Images of the twelfth century temple known today as Angkor Wat have appeared on every Cambodian flag since the country gained its independence from France in l953. Cambodia is the only nation in the world to depict a ruin on its flag and “Angkor” is a crucial component of Cambodia’s identity.
Between the tenth and fourteenth centuries, the kingdom that we call Angkor dominated much of mainland Southeast Asia. Its capital at Yasopdharapura, north of Cambodia’s Great Lake, held over a million people, making it one of the most populous cities in the world. Its riches came from controlling manpower and natural resources for hundreds of miles in each direction and from trade with prosperous kingdoms elsewhere in Asia.
Because its houses and most of its buildings were made of wood, thatch and bamboo, they have disappeared without a trace. What we know about Yasodharapura, which was abandoned in the sixteenth century, comes from what remains of its walls, reservoirs, roads and above all, its religious buildings, which were built of stone and laterite to honor the Buddha or a pantheon of Indian gods. Angkor Wat, built in the early twelfth century, served as a monument to a powerful king, Suryavarman II, and also as his tomb, The temple, dedicated to Vishnu, covers over a square mile. Its beautifully carved bas relieves depict scenes from the Indian epic, the Ramayana and from Suryavarman’s life. They also display the god of the underworld, Yama, sending people to heaven or to hell.
“Angkor” was a complex civilization with its kings at the apex of society. Most of the people who built the temples and grew food for the elite were rice farmers, using techniques that have endured with little alteration until the present day. The Khmer were also skillful builders and talented artists in stone and wood. Khmer engineers designed impressive reservoirs and arrow-straight roads connecting Cambodian cities, and Khmer poets composed the elaborate inscriptions that survive at many of the temples. Cambodian warriors attacked neighboring kingdoms and defended Yasodharapura against invaders. Many of these “everyday” contributions are forgotten when we visit the temples, or when we view Cambodia’s ethereal classical dance. If we look at the way that Cambodian farmers near the ruins live their lives; however, we can get some idea of the lives of ordinary Khmer, a thousand years ago.
In the late twelfth and early thirteenth centuries, a powerful king, Jayavarman VII (r. 1180-1220) rebuilt the walls of Yasopdharapura and placed his temple mountain, the Bayon at the center of the redesigned city. Bas-reliefs on the temple depict battles with the neighboring kingdom of Champa, and vivid scenes of twelfth century Cambodian life. Jayavarman was a pious Buddhist, and larger than life size portrait statues of him have been found at several sites. He was also the last king at Angkor to patronize the construction of stone temples dedicated to the Buddha and to Hindu gods. In the thirteenth century, most Cambodians converted to Theravada Buddhism, the somewhat austere variant followed by the Khmer people today.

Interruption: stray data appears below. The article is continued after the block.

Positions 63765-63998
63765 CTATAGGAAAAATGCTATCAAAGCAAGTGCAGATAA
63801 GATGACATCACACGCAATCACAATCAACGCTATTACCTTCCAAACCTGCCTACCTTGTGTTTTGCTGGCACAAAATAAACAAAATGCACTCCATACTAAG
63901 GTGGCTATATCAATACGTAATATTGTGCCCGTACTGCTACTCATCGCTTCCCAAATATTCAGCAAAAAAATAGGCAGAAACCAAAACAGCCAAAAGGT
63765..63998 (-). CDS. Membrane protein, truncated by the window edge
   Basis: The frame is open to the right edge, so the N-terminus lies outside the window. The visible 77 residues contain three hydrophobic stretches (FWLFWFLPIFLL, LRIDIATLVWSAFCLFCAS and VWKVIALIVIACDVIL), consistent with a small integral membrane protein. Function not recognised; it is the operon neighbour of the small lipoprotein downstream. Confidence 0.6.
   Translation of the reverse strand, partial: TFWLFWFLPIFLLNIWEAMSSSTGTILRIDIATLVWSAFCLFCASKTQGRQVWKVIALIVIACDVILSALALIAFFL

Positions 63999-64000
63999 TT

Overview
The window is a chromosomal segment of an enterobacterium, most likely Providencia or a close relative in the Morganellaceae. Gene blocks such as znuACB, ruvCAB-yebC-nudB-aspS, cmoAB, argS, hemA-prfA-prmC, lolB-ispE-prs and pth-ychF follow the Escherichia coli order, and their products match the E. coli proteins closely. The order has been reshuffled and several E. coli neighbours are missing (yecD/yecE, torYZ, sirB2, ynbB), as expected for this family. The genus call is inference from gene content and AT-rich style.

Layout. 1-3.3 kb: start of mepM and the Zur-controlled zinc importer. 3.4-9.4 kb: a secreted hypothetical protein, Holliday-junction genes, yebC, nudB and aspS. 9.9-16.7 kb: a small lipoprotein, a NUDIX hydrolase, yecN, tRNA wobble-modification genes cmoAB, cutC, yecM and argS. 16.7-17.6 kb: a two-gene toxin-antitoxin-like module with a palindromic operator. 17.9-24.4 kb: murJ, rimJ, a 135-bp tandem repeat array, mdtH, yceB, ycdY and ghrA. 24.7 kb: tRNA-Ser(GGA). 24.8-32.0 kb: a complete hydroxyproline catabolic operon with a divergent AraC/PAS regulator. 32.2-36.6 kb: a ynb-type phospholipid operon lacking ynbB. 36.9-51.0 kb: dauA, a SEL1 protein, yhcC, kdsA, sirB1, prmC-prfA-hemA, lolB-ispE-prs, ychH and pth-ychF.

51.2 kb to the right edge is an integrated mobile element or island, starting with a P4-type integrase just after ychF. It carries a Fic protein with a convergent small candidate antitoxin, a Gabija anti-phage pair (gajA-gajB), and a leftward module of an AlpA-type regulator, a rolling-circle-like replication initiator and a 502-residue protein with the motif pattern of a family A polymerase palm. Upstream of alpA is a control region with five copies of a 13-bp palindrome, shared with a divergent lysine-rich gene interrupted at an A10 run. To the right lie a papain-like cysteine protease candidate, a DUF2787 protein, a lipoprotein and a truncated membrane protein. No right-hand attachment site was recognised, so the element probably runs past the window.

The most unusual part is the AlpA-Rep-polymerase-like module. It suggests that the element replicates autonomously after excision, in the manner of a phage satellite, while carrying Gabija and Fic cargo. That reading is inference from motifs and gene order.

Yasodharapura remained a grand and prosperous city for at least two hundred years after Jayavarman’s death. It was partially abandoned in 1431 following an invasion by Thai armies. Soon afterwards, Cambodia’s capital shifted to the south. In the 1500s a Cambodian king visited the old city, restored some temples and probably installed himself in Yasodharapura for a time. Pilgrims often visited Angkor Wat and there was a Buddhist monastery for centuries beside the temple, but Yasodharapura was forgotten by the outside world and the forest slowly reclaimed it.
In the l860s France established a protectorate over Cambodia, and ruled benignly for ninety years. The French were thrilled to “ discover” Yasodharapura, and brought the ruins to the attention of the world. French scholars also deciphered the inscriptions, dated the temples and rediscovered the names and sequence of forgotten Angkorean kings. The French also restored the temples, and built roads that made them accessible to tourists.
Under King Norodom Sihanouk, Cambodia gained its independence in l953. For seventeen years, Cambodia was at peace, and French archaeologists, aided by Khmer, continued their work at Yasodharapura. The civil war of l970-1975 and the ruinous Khmer Rouge era that followed meant that no work was done at Angkor. Serious restorations resumed in the late l980s. Today, missions from France, Italy, Japan and other countries are busy at Angkor, which has become a popular tourist site, visited each year by several hundred thousand people.
Its “legacy” consists of the extraordinary artistic and engineering talents that the ruins reveal. These talents are on view today in Cambodian classical dance and among the openhearted, inventive and resilient people who struggle to make ends meet in their poor, overcrowded country, while bearing witness to their wondrous past.
Author: David Chandler.